Site Map | Text Size:
|Home||About the OCC||News and Issuances||Publications||Tools and Forms||Topics|
FOR IMMEDIATE RELEASE
April 15, 2010
Contact: Robert M. Garsson
Comptroller Dugan Calls 2009 Stress Tests a Great Success
CHARLOTTE, N.C. — Comptroller of the Currency John C. Dugan said today that last year’s stress tests, which were launched at a time of extraordinary economic uncertainty, played a crucial role in restoring market confidence in the nation’s large banks.
The tests, known formally as the Supervisory Capital Assessment Program (SCAP) proved to be “the most significant and successful policy proposal of the new Administration to address the banking crisis,” Mr. Dugan said in a speech before a symposium on credit markets sponsored by the Federal Reserve Bank of Richmond.
Today, he said, with 260 days remaining in the two-year period covered by SCAP, capital and reserves at large banks appear sufficiently strong to withstand the types of stresses tested in the program.
“The remarkable result is this: just one year after the nadir of public confidence in our financial system, the balance sheets of many large banks are in considerably better shape, and confidence has returned,” Mr. Dugan said. “SCAP demonstrated that a systematic, horizontal approach to stress testing can be practical and successful.”
Comptroller Dugan said economic conditions have proven to be far more benign than the environment described in the test’s adverse scenario, noting that realized losses for various types of credit have been much lower for the eight large national banks that participated in the tests than the adverse scenario projected. Moreover, pre-provision net revenues have been robust, and on an amortized, aggregate basis are running well ahead of the levels used for SCAP.
“Building a strong buffer in capital and reserves to absorb possible net losses that seem increasingly unlikely to occur, the SCAP banks have substantially fortified their balance sheets for the future,” Comptroller Dugan said.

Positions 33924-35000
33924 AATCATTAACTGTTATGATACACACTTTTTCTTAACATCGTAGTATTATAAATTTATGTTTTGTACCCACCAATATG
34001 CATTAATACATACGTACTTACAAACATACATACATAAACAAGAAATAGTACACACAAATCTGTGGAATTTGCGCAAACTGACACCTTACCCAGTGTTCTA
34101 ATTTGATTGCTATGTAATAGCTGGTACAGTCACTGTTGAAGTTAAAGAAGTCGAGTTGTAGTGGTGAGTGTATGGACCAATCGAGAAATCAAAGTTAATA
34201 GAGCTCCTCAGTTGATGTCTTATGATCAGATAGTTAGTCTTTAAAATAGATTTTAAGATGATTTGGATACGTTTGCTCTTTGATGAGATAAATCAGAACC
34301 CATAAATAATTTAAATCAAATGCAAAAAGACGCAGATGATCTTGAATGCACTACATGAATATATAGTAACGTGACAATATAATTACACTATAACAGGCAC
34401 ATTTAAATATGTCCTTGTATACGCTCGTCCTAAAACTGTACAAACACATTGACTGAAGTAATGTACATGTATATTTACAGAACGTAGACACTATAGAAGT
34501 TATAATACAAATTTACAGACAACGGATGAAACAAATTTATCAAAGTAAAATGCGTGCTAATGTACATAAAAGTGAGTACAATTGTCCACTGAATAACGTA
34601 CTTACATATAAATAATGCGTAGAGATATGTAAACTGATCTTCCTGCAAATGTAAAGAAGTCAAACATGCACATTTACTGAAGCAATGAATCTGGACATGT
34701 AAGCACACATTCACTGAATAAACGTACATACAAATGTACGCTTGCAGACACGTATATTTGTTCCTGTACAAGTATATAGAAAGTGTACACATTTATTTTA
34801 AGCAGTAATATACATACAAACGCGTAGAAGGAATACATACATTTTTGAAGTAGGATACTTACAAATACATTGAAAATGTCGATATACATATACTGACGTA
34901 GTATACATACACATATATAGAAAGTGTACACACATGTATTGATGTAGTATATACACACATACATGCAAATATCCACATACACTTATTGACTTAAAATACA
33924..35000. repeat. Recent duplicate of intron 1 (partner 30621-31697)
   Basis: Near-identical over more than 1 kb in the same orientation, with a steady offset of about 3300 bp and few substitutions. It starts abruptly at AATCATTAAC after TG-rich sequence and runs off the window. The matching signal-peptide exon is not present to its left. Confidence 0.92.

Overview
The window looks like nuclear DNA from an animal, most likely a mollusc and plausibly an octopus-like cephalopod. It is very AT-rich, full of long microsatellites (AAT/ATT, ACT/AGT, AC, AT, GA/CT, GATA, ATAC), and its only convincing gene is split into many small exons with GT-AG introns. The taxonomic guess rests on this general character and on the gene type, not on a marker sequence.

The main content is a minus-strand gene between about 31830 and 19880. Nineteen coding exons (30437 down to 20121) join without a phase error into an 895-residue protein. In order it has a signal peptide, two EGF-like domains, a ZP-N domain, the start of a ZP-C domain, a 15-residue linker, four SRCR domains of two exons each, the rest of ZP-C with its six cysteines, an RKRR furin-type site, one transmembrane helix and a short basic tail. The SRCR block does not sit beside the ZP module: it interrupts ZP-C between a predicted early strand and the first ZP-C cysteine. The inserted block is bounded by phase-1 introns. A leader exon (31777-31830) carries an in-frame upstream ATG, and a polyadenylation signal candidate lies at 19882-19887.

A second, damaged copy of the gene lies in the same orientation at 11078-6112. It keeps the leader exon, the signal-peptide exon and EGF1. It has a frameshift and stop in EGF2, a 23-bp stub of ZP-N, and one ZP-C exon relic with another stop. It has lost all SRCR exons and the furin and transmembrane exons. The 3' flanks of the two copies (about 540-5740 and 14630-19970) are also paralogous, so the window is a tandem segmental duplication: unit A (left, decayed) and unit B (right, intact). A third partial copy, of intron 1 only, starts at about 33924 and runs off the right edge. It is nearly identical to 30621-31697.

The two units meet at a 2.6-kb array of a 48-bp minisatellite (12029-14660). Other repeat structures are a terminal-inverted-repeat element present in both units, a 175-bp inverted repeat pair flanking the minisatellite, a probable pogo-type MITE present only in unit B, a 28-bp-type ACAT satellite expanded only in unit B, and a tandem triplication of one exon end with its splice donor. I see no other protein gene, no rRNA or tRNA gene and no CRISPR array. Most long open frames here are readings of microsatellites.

However, Mr. Dugan warned against routine disclosure of supervisory stress tests, even though last year’s exercise was successful in large part because of disclosure.
“Routine disclosure of negative supervisory information – especially when that information is based on imperfect tests related to uncertain future events – could generate the type of confidence problems that it is our job as supervisors to prevent,” Mr. Dugan said.
In last year’s exercise, two factors weighed in favor of releasing results, he said. One was the critical need in the middle of the financial crisis to alleviate the exceptional degree of public uncertainty about banks’ financial condition. The other was the unique presence of a backstop of public capital – the TARP funds that were already at the disposal of Treasury – to fill any capital holes uncovered in the tests.
“Were it not for the existence of this ready source of capital, disclosing results for individual firms would have been very risky and very possibly counterproductive,” Mr. Dugan said.
The Comptroller said that SCAP showed the critical role played by examiners in both the design and implementation of the tests, and said the test results would be much less useful without examiner participation.
“It is my strong view that supervisory stress tests cannot be truly effective if they are purely analytical exercises executed at some distance from the firms being assessed,” Comptroller Dugan said. “As I have said, the largest banks are very complex institutions and at the OCC, we gain crucial insights into these banks through the daily, on-site presence of our teams of seasoned, professional examiners.”
# # #